Losses from the Townsville floods have risen quickly to at least $606 million as claims continue to pour in.
Insurers have so far received 15,571 claims, the Insurance Council of Australia (ICA) said today as it seeks to assure affected communities the industry will respond “swiftly, fairly and compassionately” to the catastrophe.
About 10% of the claims lodged are from businesses, which explains the sharp rise in insured losses from the $186 million previously reported.
About 457 residential properties deemed unlivable are on the insurers’ high priority list. The industry has already provided $17.5 million in support, emergency accommodation and repairs.
And on February 25, ICA will hold the first of two forums in Townsville to provide claims guidance for household and commercial policyholders.
“The deployment of resources and expertise by insurers has been the fastest response to a catastrophe on record, despite Townsville being inaccessible in the aftermath of the floods,” ICA CEO Rob Whelan said today.
“ICA is collecting data to analyse the full impact of the floods on the city, its households and businesses.”
Insurers are aware from long experience that at this stage of the post-disaster process they are walking a tightrope of public expectation, with the Queensland Government warning against using so-called “loopholes” to deny claims.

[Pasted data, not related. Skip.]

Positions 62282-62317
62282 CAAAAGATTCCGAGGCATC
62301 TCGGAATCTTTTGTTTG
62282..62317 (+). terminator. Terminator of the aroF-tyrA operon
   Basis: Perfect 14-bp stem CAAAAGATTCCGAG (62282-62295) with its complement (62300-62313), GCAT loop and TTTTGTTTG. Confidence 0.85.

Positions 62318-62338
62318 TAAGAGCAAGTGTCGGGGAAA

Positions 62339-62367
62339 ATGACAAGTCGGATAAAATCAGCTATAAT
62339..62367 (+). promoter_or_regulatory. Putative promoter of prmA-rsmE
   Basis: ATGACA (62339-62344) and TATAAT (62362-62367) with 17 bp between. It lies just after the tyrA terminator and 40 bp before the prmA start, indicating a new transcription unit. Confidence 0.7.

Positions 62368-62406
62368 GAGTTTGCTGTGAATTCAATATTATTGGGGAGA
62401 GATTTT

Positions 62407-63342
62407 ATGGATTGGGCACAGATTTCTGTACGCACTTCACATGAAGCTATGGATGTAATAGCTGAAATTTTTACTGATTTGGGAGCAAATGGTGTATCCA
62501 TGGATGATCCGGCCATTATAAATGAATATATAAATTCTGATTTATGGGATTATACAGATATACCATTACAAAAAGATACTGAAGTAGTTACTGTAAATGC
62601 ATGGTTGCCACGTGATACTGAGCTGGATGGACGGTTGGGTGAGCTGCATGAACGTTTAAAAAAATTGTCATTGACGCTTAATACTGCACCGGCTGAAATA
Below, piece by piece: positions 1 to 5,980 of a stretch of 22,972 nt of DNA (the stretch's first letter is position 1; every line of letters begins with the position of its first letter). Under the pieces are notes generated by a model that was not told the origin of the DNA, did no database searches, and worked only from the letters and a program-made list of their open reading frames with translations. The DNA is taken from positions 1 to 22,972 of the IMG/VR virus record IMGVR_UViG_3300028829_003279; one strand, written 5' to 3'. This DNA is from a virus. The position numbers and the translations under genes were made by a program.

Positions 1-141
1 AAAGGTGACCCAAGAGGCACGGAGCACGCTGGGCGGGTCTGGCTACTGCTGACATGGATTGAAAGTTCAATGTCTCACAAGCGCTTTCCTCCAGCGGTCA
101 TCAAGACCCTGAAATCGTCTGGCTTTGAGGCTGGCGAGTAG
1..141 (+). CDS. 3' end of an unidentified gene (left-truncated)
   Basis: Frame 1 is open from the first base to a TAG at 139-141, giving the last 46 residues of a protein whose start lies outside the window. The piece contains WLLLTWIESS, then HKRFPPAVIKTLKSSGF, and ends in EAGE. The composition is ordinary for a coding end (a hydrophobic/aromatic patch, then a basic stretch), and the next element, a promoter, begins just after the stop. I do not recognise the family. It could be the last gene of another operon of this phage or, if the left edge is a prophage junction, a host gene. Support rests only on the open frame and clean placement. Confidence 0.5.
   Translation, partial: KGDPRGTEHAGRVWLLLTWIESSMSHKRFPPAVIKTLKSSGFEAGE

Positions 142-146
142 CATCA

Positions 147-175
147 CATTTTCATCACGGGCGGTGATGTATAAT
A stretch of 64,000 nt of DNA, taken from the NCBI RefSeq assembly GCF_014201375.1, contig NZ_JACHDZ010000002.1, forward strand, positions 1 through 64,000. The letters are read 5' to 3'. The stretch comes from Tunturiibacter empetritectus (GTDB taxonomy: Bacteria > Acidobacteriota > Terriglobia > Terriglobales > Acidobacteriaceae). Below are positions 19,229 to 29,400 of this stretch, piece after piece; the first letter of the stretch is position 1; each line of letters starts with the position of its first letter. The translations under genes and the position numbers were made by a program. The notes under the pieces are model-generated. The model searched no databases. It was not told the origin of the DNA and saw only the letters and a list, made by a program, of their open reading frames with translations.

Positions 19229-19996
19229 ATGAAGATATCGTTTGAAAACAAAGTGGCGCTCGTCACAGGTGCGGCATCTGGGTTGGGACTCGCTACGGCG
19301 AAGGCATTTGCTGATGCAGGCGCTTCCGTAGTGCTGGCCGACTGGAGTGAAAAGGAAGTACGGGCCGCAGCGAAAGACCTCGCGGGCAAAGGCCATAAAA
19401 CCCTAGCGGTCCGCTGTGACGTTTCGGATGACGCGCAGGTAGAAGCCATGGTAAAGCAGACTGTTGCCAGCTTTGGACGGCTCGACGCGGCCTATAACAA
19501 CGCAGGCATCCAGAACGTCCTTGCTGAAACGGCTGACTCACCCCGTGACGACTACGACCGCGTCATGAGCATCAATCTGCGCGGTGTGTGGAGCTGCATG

The comment from Deputy Premier Jackie Trad came as affected policyholders, mainly businesses, realise they are not covered for flood damage.
“Queenslanders that have lost everything deserve fair treatment,” Ms Trad tweeted after a meeting with insurers today.
“I’ve clearly outlined to the CEOs of major insurers the Government’s expectations around the handling of claims after the north Queensland floods.”
Mr Whelan says most households “chose to buy policies that cover them for flood, though some may have opted out”.
“However, though many Townsville businesses affected by the catastrophe did buy flood cover, ICA is concerned that a significant number chose not to purchase flood cover.”
According to ICA, commercial flood cover has been available for Townsville businesses since 2007, a point that was highlighted at today’s meeting with Ms Trad and other Townsville council representatives.
“Where flood cover was not purchased it will typically be tested by the insurer through an independent hydrology process,” Mr Whelan said after the meeting. “This will determine if the inundation that caused the damage is to be classified as flood water or as storm water.”